Defying Gravity, Defying Belief

"Ron Livingston...hmmm..." tweeted Area224, and that was enough to peak my interest. I hadn't seen Livingston before and wondered just how bad he was that Dave Van de Walle would question how good Defying Gravity could be with Livingston at the helm. Well...

Defying Gravity is a show with very nice sets, graphics that range from realistic to obviously CGI (was longing for the pre-CGI Star Trek models of the 1980s and 90s), a large cast that one really needs to pay attention to in order to keep em all straight, a love for flashbacks and voiceover, and not much to do with true Sci Fi. It's more like soap opera in space. And Livingston is the cliché-riddled, predictable character that I quickly really, really, REALLY hoped would not end up on the Antares but have a smaller role on Earth. But nope. (Despite what one reviewer says, Livingston ain't even a hunk to occupy the lower brain as the upper one snoozes off in total boredom.)

It's true that all good Sci Fi has at its core relationship stories, whether between people or between humans and inhospitable space or aliens. It's also, for me, about exploration, the exploration of ideas, of the scientific frontier -- stretching our thinking muscles and our imaginations -- as well as what we can be as humans. That's why I'm partial to Star Trek and not so partial to the "dark side" as some Trek producers tried to do with DS9. I think in a world filled with violence and cynicism, with shows focusing on what's realistic, which usually means the worst of human impulses, we need at least a few programs that show us a future that is filled with wondrous technology as well as wondrous ideas of who we can be. It's a great idea to bring back to network Television a North American produced Sci Fi show. Not so hot though when it's more about putting a seductive spacesuit on present-day reality.

Defying Gravity is about eight astronauts -- four women, four men -- taking a round-the-solar-system trek over the next six years, starting with Venus. (How appropo.) But there's a catch. It isn't humans who seem to be directing this voyage, but some mysterious creature, whose actions almost seem God-like, actions that are both inscrutable and force people to think about their past behaviour, decisions, and thoughts. Unfortunately Livingston's character is too much in love with the cliché to give a damn about, oh, um, thinking. I mean, here's a guy who's gone to Mars, who would, one assumes, have a post-graduate degree or two, and his only response to an impossible order is to deck the guy? And of course, we're all supposed to cheer. I rolled my eyes and looked for something more intelligent like the popcorn in my bowl.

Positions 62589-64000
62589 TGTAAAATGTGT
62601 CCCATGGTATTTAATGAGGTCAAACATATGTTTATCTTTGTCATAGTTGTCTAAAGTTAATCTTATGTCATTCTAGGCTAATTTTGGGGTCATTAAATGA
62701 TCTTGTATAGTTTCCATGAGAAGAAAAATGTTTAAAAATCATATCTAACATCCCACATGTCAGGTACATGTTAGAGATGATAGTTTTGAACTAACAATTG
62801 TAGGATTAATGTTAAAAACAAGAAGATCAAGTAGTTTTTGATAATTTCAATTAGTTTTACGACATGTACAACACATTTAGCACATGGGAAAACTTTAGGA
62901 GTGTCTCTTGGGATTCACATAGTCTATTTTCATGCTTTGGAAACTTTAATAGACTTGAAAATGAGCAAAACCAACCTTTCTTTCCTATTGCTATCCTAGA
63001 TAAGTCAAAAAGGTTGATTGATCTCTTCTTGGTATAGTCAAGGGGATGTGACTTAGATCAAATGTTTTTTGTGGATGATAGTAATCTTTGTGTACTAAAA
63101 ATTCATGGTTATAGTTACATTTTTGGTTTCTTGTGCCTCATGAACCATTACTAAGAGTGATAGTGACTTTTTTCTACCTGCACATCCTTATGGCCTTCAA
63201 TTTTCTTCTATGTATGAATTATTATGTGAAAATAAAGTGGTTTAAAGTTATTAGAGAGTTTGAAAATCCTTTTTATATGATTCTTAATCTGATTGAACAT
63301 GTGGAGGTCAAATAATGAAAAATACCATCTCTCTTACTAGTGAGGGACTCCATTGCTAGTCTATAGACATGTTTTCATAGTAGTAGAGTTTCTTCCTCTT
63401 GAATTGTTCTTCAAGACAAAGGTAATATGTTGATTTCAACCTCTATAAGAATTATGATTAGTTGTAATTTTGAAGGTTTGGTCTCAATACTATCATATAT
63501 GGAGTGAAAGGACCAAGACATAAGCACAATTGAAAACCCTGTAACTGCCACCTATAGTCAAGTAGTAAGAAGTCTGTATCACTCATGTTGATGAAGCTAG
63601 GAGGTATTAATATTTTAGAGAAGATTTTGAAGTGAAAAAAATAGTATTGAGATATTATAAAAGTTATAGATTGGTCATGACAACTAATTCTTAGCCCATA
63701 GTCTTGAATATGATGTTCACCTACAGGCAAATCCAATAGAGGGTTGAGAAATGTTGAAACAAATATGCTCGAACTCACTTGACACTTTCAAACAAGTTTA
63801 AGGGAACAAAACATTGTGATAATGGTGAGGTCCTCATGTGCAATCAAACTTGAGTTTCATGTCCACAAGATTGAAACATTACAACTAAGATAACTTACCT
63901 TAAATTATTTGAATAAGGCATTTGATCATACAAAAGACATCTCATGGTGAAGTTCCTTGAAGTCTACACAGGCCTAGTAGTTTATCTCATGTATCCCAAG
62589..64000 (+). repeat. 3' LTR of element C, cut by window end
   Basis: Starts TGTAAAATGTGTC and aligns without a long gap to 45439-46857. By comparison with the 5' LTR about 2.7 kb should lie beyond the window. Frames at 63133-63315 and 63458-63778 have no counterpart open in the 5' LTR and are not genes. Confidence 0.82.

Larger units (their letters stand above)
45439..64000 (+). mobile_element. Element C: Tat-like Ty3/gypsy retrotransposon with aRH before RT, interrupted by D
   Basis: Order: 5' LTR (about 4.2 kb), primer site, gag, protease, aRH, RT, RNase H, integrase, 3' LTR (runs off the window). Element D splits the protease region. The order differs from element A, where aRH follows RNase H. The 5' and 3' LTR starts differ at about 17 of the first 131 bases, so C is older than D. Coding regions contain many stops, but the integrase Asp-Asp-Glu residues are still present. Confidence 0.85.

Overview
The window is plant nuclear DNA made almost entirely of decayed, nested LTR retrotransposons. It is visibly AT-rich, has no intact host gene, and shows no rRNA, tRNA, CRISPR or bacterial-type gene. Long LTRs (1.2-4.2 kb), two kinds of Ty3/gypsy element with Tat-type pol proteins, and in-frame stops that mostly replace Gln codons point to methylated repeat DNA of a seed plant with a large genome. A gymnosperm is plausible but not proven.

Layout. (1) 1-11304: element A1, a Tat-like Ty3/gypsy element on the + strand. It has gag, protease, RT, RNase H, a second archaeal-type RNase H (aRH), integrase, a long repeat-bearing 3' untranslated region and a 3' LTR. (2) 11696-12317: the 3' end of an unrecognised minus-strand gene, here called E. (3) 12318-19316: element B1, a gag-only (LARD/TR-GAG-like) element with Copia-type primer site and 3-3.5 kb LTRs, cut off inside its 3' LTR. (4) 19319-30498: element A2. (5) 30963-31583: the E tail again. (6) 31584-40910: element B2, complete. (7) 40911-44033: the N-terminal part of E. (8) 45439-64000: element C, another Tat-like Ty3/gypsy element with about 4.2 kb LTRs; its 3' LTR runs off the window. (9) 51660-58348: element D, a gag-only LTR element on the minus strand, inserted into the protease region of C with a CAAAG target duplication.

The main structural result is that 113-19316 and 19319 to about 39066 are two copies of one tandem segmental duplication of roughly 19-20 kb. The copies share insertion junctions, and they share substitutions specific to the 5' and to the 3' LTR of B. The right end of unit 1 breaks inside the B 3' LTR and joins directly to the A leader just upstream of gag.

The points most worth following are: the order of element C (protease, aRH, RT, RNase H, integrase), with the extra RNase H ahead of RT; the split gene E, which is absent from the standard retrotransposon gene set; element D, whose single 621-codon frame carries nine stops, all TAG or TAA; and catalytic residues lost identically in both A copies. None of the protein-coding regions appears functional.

At first, I was excited about the selection of astronauts because one of them was Indian. At last, some real diversity, not just standard black-white, which is pretty token anyway. But alas, not to be. Livingston replaces the very interesting and entertaining Indian character. And all the other characters seem to be from the US, although it did say in the promo notes they're from different countries. So all that's left to grab my attention is this mysterious being, a being that only gets hinted at and not shown in the two-hour Pilot episode.

The other issue I had with Defying Gravity is the science. I wasn't really paying attention to it until they started spouting Imperial units. Wait a minute. The year is 2052. Are the producers saying that 43 years down the road, the US (along with Burma and Liberia, those bastions of innovation) will still be wedded to that inexact -- compared to SI -- measurement system and will use that to build a ship to take humans round the solar system? That's a pretty depressing comment on the American public's ability to adapt and its politicians to lead on something so basic. Yet I saw a video recently of the last astronauts on the moon, in which one uses -- gasp -- the metric system to describe the size of something. That was back in 1972. So is their decision on using Imperial realistic?

Watching this show I also wondered: is it really true that NASA uses imperial units? They're building an international space station, with countries who all use SI, to construct delicate instruments and structures that need to be exactly measured, and they rely on a very old system instead? Seems balmy to me. But that's essentially what the show is stating -- because if NASA was using SI, and this Antares program is built on current space programs, then it too would be using SI. Of course, it's also not using international standard time and date format, despite having an international crew, or so they say.

In true soap opera style, it's going to tackle the "big" issues, and the first one up is abortion. Should be fun. But I doubt I'll watch. I like my Sci Fi to be, well, sci not soapy.